Published on May 20, 2019 (about 5 years ago)

How Audience Adaptive Encoding Works

Ben Dodson
By Ben Dodson7 min readVideo news

Updated 8/4/21: We hit pause on audience-adaptive and per-title encoding. Read the details on why after the section break below.

Mux recently announced our new Audience Adaptive Encoding (AAE). However, we left out a deeper explanation of how and why it actually works.

Today, I'm going to do a deep dive into how AAE works and why you should try it out.

LinkWhy Did We Make It?

AAE evolved from our work on fast Per-Title Encoding which alters the encoding ladder based on content type (we use AI-models to quickly classify content types and generate ladders from those predictions). The Per-Title Encoding methodology was a great solution for how we hoped customers were watching videos, but it turns out, it's not how they were actually watching videos.

The vast majority of bitrate ladders out there encode based on a theoretical audience. Engineers make their best guess, and they hope their actual audience matches up to their assumptions. However, at Mux, we are able to utilize our Mux Data platform so we can actually see how users are consuming video. That means we can optimize, not only for content-type, but for resolution and bandwidth as well.

You might be asking "Is all that really necessary though? My video seems to be working just fine".

So what happens if you don't optimize and just use a standard encoding ladder?

For example, let's say a platform has a significant portion of mobile users watching at 640p, and the rest of their users watching at 720p (let's assume both groups have 3Mbps of bandwidth).

A standard encoding ladder might include renditions of 432p at 1Mbps and 720p at 3Mbps. In this case, the 640p users would either have to:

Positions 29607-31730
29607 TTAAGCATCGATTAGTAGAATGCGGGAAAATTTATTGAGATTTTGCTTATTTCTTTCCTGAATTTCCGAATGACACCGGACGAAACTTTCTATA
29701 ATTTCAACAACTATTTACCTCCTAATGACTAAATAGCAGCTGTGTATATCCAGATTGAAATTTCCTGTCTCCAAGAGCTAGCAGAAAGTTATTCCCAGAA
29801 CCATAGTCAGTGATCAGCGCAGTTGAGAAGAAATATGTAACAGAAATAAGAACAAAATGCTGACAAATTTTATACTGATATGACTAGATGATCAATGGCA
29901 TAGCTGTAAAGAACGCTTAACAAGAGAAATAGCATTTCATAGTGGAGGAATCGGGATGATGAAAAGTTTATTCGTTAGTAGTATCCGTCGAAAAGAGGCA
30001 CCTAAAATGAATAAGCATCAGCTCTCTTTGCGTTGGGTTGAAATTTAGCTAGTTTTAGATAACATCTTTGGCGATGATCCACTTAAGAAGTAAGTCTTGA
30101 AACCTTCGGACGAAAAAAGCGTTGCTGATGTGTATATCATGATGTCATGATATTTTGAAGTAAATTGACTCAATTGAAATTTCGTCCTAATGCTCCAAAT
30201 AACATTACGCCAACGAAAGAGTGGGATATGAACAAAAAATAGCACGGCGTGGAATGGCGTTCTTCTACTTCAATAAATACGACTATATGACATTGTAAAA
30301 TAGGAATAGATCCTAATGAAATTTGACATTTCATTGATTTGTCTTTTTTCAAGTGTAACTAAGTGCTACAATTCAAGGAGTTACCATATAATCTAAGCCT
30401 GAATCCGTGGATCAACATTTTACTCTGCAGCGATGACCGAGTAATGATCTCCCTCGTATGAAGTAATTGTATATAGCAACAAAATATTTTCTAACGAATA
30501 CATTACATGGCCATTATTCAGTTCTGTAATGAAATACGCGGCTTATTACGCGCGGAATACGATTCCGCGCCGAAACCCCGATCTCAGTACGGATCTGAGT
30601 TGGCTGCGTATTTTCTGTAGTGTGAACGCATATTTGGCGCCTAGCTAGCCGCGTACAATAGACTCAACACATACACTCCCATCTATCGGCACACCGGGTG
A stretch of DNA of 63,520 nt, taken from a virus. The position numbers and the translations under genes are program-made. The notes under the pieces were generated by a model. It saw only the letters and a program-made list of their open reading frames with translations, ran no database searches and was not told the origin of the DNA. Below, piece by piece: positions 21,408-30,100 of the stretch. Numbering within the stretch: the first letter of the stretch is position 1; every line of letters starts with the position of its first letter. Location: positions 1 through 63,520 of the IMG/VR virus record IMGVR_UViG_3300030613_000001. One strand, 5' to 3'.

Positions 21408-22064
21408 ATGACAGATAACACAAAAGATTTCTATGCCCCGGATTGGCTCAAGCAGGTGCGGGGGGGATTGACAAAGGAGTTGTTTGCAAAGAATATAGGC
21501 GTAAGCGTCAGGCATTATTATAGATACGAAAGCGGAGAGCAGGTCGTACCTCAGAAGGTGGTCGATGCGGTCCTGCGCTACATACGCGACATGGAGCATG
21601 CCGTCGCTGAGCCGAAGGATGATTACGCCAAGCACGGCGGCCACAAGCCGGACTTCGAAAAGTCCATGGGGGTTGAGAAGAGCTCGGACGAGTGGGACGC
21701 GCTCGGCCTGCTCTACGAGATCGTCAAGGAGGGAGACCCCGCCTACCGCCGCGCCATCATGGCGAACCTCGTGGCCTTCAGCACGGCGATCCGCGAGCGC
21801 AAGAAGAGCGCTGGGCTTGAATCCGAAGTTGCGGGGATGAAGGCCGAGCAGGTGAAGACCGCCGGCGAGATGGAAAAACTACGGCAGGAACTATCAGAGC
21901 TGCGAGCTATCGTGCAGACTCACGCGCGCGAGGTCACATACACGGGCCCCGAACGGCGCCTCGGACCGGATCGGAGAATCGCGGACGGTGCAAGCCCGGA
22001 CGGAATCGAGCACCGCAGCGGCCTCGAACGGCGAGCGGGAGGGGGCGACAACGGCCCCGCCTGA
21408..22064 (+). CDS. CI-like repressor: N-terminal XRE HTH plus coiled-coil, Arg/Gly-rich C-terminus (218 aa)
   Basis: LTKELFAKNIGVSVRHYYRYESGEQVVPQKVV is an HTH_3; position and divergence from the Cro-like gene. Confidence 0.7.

1) Grab the 720p rendition, which wastes bits per pixel.

2) Grab the 432p rendition, which reduces the quality.

In both cases, your mobile users are losing out.

What makes it worse is the difficulty of even knowing if this situation is happening. Without possessing the resolution and bandwidth distributions, you cannot make the optimal encoding decisions for a bitrate ladder. You're completely in the dark, unless of course, you happen to have a Data API that works seamlessly with your Video API.

When you realize you have a video platform but no data.


Using Mux Data, we are able to see exactly how users are consuming video and use that knowledge to optimize the bitrate ladder.

To begin, we run our instant Per-Title solution to find the convex hull of a video. This is the optimal resolution for each bitrate in order to maximize video quality (as measured by VMAF). If you're using our Per-Title Encoding, this is where we stop. We choose standard bitrate encodes from the convex hull, and you can rest assured that we are maximizing quality at those bitrates.

However, as we saw earlier, this is an incomplete solution since it doesn't take into account the different ways users consume video. In order to do that, we first need to make an important decision: where to place the highest quality rendition in the ladder.

LinkML All the Way Down

The top rendition is the basis for choosing a smart bitrate ladder because it serves as the catch-all for all the users with high connection speeds that just want great video quality. You want to choose the lowest bitrate possible while still ensuring a high-level of quality. The problem is, this bitrate depends entirely on the shape of the convex hull. Below is a sample of the convex hulls we use to train our prediction model:

A Sample of Convex Hulls